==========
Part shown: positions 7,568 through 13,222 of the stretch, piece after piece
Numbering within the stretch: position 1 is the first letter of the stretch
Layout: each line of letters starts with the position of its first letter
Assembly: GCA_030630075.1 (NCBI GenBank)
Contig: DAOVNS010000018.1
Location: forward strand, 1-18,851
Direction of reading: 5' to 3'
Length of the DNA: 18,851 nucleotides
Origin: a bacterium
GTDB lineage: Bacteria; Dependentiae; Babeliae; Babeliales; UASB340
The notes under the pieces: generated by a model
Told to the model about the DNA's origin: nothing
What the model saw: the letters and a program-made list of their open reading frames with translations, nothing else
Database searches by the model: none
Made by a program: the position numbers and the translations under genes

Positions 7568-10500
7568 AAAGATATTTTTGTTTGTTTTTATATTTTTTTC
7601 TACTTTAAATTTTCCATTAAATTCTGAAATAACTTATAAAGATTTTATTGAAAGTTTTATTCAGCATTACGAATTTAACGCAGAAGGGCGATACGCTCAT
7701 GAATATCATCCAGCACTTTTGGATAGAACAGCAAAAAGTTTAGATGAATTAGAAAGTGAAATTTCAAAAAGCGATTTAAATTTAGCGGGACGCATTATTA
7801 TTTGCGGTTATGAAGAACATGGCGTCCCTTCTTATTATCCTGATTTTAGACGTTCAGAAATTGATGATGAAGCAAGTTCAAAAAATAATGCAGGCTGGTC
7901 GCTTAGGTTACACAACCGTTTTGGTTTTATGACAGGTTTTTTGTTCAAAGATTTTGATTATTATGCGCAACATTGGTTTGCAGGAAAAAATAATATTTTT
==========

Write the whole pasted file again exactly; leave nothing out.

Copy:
Part shown: positions 7,568 through 13,222 of the stretch, piece after piece
Numbering within the stretch: position 1 is the first letter of the stretch
Layout: each line of letters starts with the position of its first letter
Assembly: GCA_030630075.1 (NCBI GenBank)
Contig: DAOVNS010000018.1
Location: forward strand, 1-18,851
Direction of reading: 5' to 3'
Length of the DNA: 18,851 nucleotides
Origin: a bacterium
GTDB lineage: Bacteria; Dependentiae; Babeliae; Babeliales; UASB340
The notes under the pieces: generated by a model
Told to the model about the DNA's origin: nothing
What the model saw: the letters and a program-made list of their open reading frames with translations, nothing else
Database searches by the model: none
Made by a program: the position numbers and the translations under genes

Positions 7568-10500
7568 AAAGATATTTTTGTTTGTTTTTATATTTTTTTC
7601 TACTTTAAATTTTCCATTAAATTCTGAAATAACTTATAAAGATTTTATTGAAAGTTTTATTCAGCATTACGAATTTAACGCAGAAGGGCGATACGCTCAT
7701 GAATATCATCCAGCACTTTTGGATAGAACAGCAAAAAGTTTAGATGAATTAGAAAGTGAAATTTCAAAAAGCGATTTAAATTTAGCGGGACGCATTATTA
7801 TTTGCGGTTATGAAGAACATGGCGTCCCTTCTTATTATCCTGATTTTAGACGTTCAGAAATTGATGATGAAGCAAGTTCAAAAAATAATGCAGGCTGGTC
7901 GCTTAGGTTACACAACCGTTTTGGTTTTATGACAGGTTTTTTGTTCAAAGATTTTGATTATTATGCGCAACATTGGTTTGCAGGAAAAAATAATATTTTT